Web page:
Money: the basic building block of business. From bookkeeping, to payroll, to cash flow, business finances can control your day, maybe even more than the service or product you offer itself. But in order to see the forest through the trees, it’s important to step back and look at the big picture of business money management from a fresh perspective. How do you make that happen in the hustle and bustle of things?
Finding the Right Help
New business owners or managers could benefit from the knowledge of a consultant or finance expert to begin building their business. A seasoned business owner can use the outside expertise to reinvigorate their perspective or to be held accountable for everyday decisions. If keeping up with the data is your weakness, the services of a bookkeeper would be beneficial and you as the business owner provides your own analysis. Finally, there is plenty of software available to help businesses manage their sales and inventory that can also save a ton of time in manual effort.
Cash Flow Projections
Cash flow is your business lifeblood. A business could have a stellar year in sales, but flop big time without the proper projections and budgeting. It’s important for business owners to always be aware of fluctuating budgets and changing circumstances to keep cash flow projections on point and healthy. In their article, Checklist for Managing Small Business Finances, the NFIB rightly points out, “projecting cash flow is…an art.” This art will decide all other aspects of your business finances, such as how to invest the rest of your money, if you’ll be able to pay back business loans, or whether or not you can expand.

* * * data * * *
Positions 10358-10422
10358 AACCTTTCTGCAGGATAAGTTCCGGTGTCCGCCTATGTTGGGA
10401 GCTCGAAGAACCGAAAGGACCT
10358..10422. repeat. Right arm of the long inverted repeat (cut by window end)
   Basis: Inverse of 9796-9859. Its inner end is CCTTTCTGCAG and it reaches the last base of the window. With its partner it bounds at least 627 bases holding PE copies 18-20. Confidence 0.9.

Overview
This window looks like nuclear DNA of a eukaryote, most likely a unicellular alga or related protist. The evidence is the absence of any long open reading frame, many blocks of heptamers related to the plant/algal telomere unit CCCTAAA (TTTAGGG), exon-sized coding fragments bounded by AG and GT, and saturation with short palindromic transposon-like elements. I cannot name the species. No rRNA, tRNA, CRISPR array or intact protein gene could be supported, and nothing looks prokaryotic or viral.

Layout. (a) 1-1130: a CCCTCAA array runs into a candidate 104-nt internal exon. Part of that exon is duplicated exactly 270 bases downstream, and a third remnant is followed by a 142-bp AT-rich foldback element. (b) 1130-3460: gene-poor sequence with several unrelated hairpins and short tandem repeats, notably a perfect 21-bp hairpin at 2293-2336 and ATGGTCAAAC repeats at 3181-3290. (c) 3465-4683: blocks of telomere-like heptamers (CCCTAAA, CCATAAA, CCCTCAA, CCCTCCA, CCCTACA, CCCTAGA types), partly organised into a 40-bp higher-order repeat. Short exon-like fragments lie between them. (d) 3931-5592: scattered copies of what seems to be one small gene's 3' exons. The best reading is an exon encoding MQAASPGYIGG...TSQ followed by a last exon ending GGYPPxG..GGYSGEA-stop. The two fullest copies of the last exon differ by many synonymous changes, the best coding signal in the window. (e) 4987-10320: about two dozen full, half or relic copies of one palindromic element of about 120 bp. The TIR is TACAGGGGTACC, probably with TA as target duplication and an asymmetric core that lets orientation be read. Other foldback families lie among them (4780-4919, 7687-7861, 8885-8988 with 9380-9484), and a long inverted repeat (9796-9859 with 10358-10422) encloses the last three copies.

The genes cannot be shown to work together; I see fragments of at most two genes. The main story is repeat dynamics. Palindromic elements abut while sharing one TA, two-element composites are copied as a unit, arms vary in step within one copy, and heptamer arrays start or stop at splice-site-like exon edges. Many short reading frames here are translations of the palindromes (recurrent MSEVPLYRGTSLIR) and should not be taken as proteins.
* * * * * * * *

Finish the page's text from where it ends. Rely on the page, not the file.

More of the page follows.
Know Credit Options
There are ways to use business credit wisely, but first, businesses should understand all of their options for credit. Sometimes a simple long-term loan will do, but there are many other options for small businesses. The Small Business Administration is a great resource when researching options for business loans and credit.
Dealing with Payroll
For some processing payroll can be complicated and overwhelming. This often leads businesses to outsource this function to a company specializing in payroll services. At the very least, it may be wise to hire a consultant to help set up a well-run system from the start. Deciding how frequently to pay employees, setting up electronic deposits, and having hardcopies of the various documents needed to report to the IRS will be important parts of this function. In addition, a larger payroll service company can provide other important human resource services, such as 401(k), health insurance, and human resources compliance.
These tips are likely reminders of things you already know, but when it comes to business and money management there is always room for improvement. For more information the U.S. Small Business Administration or the National Federation of Independent Business offer great articles and resources to help businesses stay competitive.
About The Author
Jordan Hoover is a Dallas native returned home. He graduated Summa Cum Laude with a B.A. from Loyola Marymount University. He of course loves writing, reading, playing music, and learning new things everyday. Connect with him over LinkedIn, at www.linkedin.com/in/jordanhoover
Top photo courtesy of Ken Teegardin @ Flickr CC